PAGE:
The Turkish lira drifted further into record low territory on Monday and touched 7.58 against the dollar, as expectations grew that the central bank would hold rates steady this week but continue to tighten credit via the backdoor.
Analysts at Goldman Sachs and elsewhere said the bank would likely raise the highest of its three main rates, the late liquidity window (LLW), from 11.25 percent at its policy meeting on Thursday.
That could help protect the lira - which is down nearly 22 percent this year - from a more dramatic fall but probably only delay a formal hike to the 8.25 percent key policy rate, they said.
The currency was at 7.584 at 0745 GMT, slightly weaker than last week’s close. It is among the world’s worst performers this year in part due to aggressive monetary easing over the last year that left real rates deeply negative.
The bank is reluctant to restrict growth just as the economy is recovering from a nearly 10 percent contraction in the second quarter due to the pandemic. It also expects inflation to dip, though price rises have remained stuck in double-digits.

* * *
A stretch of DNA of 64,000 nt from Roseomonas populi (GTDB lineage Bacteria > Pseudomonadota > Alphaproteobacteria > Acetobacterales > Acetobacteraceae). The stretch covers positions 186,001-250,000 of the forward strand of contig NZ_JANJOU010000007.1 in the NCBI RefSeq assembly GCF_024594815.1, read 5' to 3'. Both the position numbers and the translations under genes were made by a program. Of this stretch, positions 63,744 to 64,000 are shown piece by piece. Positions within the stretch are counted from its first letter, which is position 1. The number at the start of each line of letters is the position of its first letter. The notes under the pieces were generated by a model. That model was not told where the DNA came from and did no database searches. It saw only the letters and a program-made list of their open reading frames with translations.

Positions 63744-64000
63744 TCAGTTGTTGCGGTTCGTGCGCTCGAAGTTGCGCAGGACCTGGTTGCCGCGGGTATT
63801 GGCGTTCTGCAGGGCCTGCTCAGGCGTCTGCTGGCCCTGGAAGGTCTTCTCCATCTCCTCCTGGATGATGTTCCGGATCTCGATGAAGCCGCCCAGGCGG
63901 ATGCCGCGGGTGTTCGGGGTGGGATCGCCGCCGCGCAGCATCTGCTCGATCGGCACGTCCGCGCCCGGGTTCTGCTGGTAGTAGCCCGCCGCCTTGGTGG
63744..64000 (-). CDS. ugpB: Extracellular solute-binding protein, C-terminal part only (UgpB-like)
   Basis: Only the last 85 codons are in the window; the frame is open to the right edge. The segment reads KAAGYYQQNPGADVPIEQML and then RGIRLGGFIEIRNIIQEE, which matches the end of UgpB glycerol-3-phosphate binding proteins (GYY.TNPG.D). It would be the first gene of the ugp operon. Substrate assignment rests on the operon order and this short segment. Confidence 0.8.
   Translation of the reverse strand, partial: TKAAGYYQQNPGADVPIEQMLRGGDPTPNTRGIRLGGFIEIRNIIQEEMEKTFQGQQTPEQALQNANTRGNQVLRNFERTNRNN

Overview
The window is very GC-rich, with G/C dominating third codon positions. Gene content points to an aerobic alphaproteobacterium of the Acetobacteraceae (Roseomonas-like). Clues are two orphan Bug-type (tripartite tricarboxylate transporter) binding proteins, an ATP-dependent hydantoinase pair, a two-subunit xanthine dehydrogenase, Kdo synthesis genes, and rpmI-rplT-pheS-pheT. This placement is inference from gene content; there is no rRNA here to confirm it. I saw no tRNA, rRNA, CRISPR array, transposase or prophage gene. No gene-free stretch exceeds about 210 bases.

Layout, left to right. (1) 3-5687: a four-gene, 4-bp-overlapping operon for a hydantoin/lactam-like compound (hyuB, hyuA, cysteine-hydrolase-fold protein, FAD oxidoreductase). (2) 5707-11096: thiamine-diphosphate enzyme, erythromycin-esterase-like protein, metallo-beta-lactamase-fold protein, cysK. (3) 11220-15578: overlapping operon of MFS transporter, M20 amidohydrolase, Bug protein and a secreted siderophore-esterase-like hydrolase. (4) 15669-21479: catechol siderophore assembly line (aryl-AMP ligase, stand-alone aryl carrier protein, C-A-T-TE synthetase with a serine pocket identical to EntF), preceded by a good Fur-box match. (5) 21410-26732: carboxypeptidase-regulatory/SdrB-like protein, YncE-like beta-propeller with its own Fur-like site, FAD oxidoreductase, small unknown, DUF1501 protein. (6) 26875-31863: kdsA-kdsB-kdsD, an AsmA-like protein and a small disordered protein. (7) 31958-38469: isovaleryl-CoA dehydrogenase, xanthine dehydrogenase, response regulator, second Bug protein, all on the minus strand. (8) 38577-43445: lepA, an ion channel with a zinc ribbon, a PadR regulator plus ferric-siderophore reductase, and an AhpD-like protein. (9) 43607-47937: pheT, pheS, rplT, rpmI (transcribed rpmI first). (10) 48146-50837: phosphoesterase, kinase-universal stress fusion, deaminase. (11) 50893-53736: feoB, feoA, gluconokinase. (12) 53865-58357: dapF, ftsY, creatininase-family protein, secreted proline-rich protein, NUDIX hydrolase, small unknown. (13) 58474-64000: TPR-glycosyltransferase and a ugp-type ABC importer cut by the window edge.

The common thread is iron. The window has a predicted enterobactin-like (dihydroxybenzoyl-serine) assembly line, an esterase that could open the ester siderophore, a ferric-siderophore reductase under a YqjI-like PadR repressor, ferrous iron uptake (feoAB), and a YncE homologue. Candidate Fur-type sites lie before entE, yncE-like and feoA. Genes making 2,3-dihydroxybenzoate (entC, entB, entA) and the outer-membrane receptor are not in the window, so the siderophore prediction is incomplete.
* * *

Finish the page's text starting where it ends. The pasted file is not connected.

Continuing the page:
While economists polled by Reuters expect no formal hike this week, they predict the central bank will continue to take steps to raise the weighted average cost of funding, which has climbed to 10.4 percent from 7.3 percent in two months.
Kevin Daly at Goldman Sachs said the bank would likely raise the LLW to 12 percent given the combined pressure of depleted reserves, the hit to the tourism sector, and Turkey’s heavy external loan payment schedule through year end.
Ehsan Khoman at MUFG Bank forecast a rise in LLW to 11.75 percent. “The main risk ... is that the authorities tighten policy too little and too late as they prefer to remain supportive of growth, a policy course which would add to the risks around the lira,” he wrote.
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